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Oliver Stone


BHF CRE Intermediate Research Fellow

During embryonic development, dynamic interplay between cell growth, differentiation and morphogenesis establishes diverse specialized cell types with unique functions.  My research aims to understand how these developmental processes specify the array of heterogeneous cell subtypes found within the vertebrate vasculature. 


Following a PhD at the University of Bristol studying neovascularization of adult tissues with David Bates, I undertook postdoctoral training with Didier Stainier at the University of California, San Francisco and Max Planck Institute for Heart and Lung Research.  Using zebrafish and mouse models, I studied the contribution of metabolism to vascular growth and DNA methylation (Stone et al., Nature Comms, 2018) and identified the earliest known transcriptional regulator of endothelial/blood cell differentiation from mesoderm (Reischauer*, Stone* et al., Nature, 2016).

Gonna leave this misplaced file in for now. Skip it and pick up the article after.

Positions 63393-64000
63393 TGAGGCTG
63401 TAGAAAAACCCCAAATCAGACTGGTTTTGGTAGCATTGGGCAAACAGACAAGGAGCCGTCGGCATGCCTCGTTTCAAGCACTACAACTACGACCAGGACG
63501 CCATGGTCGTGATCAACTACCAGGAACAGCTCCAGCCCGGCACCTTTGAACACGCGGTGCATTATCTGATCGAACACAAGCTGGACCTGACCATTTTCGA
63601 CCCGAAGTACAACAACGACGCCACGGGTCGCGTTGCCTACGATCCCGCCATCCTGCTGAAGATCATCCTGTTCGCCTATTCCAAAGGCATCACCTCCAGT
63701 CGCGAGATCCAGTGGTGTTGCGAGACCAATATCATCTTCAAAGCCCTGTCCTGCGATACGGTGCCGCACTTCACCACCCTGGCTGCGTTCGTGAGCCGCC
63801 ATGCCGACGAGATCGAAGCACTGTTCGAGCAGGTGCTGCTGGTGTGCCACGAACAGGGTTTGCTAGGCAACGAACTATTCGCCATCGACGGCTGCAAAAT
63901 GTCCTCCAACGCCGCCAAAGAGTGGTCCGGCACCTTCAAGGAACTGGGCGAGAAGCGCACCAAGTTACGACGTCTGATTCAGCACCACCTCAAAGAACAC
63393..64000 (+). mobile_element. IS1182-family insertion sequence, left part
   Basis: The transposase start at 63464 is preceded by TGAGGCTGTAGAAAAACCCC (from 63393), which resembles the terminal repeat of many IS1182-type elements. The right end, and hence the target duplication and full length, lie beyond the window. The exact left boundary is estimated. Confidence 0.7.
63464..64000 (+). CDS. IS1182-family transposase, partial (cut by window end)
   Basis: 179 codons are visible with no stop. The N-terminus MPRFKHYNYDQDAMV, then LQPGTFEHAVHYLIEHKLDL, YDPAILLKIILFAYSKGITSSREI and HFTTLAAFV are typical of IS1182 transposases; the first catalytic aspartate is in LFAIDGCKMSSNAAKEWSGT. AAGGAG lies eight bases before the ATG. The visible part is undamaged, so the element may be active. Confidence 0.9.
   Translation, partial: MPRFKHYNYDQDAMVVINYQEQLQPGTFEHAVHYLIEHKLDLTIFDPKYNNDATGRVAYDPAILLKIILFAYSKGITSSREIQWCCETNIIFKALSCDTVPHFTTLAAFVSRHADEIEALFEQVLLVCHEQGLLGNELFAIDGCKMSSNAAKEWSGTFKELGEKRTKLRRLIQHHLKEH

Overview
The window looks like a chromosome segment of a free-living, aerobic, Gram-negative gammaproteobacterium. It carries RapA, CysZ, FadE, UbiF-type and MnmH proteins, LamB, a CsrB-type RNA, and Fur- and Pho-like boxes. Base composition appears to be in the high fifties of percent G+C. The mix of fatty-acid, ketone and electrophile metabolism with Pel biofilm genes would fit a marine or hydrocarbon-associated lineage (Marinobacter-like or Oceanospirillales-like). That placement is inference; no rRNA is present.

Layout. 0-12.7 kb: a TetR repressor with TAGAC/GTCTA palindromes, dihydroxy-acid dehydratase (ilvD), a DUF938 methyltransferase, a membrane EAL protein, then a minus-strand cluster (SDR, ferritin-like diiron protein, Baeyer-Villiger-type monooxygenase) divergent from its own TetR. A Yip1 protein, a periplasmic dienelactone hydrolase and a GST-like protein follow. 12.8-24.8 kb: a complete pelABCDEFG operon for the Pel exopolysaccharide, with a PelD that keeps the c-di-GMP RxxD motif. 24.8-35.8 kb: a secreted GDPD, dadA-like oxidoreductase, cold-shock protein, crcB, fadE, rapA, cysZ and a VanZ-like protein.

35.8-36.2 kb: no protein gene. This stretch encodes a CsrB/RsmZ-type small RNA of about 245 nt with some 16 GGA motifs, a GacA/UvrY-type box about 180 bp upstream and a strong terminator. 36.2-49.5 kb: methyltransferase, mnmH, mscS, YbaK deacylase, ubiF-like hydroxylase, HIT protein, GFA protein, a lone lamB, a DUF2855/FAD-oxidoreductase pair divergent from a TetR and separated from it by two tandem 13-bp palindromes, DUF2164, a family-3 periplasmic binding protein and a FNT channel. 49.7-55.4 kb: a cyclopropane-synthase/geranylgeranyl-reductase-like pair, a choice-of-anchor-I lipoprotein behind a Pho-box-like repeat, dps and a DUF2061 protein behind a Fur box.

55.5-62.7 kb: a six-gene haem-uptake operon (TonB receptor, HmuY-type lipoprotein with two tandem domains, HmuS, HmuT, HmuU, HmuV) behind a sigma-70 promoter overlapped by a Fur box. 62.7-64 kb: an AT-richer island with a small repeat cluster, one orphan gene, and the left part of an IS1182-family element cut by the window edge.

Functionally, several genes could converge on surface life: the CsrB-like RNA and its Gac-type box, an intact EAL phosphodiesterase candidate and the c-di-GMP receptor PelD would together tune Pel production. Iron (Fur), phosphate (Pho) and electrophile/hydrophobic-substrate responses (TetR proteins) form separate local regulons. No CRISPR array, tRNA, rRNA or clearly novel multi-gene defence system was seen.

With funding from the Oxford British Heart Foundation Centre of Research Excellence, I am currently investigating the impact of lineage history on the terminal fate and function of endothelial cells in blood and lymphatic vessels.  

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